Another Olympic gold medal gymnast is speaking out about the alleged sexual abuse she suffered at the hands of the team's doctor.
"I am angry. I'm really upset ... when I see these young girls that come up to me, and they ask for pictures or autographs, whatever it is, I just, I can't," Aly Raisman said during an interview with CBS' "60 Minutes" set to air Sunday. "Every time I look at them, every time I see them smiling, I just think, I just want to create change so that they never, ever have to go through this."
Raisman told "60 Minutes" that the alleged abuse started when she was 15. In her new book, "Fierce," which is due out Tuesday, the 23-year-old tells the story of how she realized her dreams of becoming an Olympic gymnast but also shares details about the scandal that has rocked the sport at its highest levels.
Raisman was the captain of the famous 2012 “Fierce Five” U.S. Gymnastics team, as well as captain of the 2016 team that competed in Rio de Janeiro.
What's the story?
Larry Nassar, a former Michigan State University and USA Gymnastics doctor, stands accused of sexual misconduct under the guise of medical treatment. Some victims allege he gave them sleeping pills and they would awake to "getting a treatment."
Nassar was a volunteer team doctor for USA Gymnastics for almost three decades before his tenure ended in July 2015, according to NBC Sports.
Raisman told CBS that she is angry that people are asking why she and the others didn't come forward sooner.
“Why are we looking at why didn't the girls speak up? Why not look at 'what about the culture?' What did USA Gymnastics do, and Larry Nassar do, to manipulate these girls so much that they are so afraid to speak up?” she said.
Raisman is demanding that the USA Gymnastics change its policies following the allegations against Nassar, according to Fox News.
Where is Nassar now?
Nassar is currently jailed and awaiting sentencing in Michigan. He pleaded guilty to child pornography charges but not sexual abuse. More than 130 women have filed civil lawsuits alleging that Nassar sexually abused them under the guise of treating them for hip, back, and other athletic injuries.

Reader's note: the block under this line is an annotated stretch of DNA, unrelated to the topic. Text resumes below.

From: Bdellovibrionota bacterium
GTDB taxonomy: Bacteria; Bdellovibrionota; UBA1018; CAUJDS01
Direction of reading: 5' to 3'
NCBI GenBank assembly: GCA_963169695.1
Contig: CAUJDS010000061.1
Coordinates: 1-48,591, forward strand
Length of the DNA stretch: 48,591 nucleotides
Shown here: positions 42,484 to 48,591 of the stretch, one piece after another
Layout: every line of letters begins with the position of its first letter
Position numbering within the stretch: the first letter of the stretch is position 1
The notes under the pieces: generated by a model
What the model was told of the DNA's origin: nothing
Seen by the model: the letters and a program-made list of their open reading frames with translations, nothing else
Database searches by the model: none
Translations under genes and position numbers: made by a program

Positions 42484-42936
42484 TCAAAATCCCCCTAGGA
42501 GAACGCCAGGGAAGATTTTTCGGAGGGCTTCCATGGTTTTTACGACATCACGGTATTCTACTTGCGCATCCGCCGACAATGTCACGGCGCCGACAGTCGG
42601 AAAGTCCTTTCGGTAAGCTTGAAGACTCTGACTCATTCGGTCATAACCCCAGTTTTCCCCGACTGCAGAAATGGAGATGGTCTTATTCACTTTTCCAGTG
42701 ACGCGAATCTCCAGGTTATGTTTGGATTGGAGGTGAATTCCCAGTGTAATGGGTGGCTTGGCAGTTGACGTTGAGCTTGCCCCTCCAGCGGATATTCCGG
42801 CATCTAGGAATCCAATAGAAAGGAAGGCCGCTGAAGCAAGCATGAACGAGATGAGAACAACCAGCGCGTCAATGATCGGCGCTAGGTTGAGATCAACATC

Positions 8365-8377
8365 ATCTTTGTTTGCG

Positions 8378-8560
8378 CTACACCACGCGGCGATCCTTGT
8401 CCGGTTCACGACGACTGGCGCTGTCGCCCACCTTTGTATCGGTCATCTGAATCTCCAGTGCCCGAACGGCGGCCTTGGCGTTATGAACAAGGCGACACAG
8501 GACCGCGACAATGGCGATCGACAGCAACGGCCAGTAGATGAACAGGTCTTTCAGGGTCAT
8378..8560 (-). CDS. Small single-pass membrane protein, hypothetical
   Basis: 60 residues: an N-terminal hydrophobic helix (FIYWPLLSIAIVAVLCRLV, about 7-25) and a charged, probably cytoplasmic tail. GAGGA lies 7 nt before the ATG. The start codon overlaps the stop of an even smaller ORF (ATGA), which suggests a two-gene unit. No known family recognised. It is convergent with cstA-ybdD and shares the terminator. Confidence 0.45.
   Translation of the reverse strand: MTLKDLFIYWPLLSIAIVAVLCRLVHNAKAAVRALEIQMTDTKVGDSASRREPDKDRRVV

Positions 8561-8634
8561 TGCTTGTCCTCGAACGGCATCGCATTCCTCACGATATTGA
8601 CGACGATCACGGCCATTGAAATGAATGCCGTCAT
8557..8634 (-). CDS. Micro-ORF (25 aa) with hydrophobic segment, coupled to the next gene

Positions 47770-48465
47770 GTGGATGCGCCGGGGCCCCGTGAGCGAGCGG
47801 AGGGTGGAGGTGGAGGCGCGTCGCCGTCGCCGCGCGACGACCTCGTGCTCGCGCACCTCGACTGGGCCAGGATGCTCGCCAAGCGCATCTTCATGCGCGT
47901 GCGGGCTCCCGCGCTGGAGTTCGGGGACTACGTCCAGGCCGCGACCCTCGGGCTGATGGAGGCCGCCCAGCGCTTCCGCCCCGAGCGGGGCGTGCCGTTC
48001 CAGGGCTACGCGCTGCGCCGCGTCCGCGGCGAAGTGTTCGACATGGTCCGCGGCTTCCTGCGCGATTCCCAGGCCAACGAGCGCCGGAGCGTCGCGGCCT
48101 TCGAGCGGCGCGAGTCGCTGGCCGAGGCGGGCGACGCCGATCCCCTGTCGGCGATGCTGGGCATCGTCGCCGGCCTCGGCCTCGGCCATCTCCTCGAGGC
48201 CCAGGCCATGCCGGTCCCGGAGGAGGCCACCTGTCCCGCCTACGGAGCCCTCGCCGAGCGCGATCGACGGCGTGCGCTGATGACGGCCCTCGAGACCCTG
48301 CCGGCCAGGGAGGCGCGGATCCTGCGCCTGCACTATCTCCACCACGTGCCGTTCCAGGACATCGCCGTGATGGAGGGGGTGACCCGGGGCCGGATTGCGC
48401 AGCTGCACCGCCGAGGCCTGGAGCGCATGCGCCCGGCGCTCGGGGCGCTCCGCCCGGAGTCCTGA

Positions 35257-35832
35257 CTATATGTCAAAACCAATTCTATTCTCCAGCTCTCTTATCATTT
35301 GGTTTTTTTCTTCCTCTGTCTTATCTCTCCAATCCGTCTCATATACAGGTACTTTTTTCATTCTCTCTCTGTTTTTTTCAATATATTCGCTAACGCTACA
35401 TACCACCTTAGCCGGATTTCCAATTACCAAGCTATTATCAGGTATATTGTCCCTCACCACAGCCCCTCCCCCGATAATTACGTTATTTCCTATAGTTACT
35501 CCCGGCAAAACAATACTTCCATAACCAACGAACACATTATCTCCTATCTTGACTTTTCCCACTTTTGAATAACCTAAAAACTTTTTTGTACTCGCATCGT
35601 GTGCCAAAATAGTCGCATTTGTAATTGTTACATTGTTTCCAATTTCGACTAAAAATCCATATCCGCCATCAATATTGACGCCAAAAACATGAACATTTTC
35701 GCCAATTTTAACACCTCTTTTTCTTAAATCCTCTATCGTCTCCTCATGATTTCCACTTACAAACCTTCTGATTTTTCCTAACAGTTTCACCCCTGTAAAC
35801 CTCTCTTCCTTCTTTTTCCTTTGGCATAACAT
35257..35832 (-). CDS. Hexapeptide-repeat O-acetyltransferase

Who else came forward with accusations against Nassar?
Last month, two-time gold medalist McKayla Maroney tweeted her allegations against Nassar.
“Dr. Nassar told me that I was receiving ‘medically necessary treatment that he had been performing on patients for over 30 years,'” Maroney wrote. “It started when I was 13 years old, at one of my first National Team training camps, in Texas, and it didn’t end until I left the sport. It seemed whenever and wherever this man could find the chance, I was ‘treated.'”
Jamie Dantzscher, 2000 Olympic bronze medalist; Jessica Howard, U.S. national champion in rhythmic gymnastics from 1999 to 2001; and Jeanette Antolin, who competed with the U.S. national team from 1995 to 2000, came forward earlier this year describing similar experiences to Maroney's and Raisman's.
"He started massaging me. And — he had asked me not to wear any underwear. And then he just continued to go into more and more intimate places," Jessica Howard, who suffered from severe hip problems when she was a gymnast, told CBS' 60 Minutes in an episode that aired Feb. 17.
What is the USA Olympics doing?
The USA Gymnastics ordered a review last fall and recently adopted a new "safe sport policy" that requires "mandatory reporting" of suspicions of sexual abuse and also sets standards to "prevent inappropriate interaction" between athletes and adults.
"USA Gymnastics is very sorry that any athlete has been harmed …" the organization said in a statement to CBS 60 Minutes, "… we want to work with Aly and all interested athletes to keep athletes safe."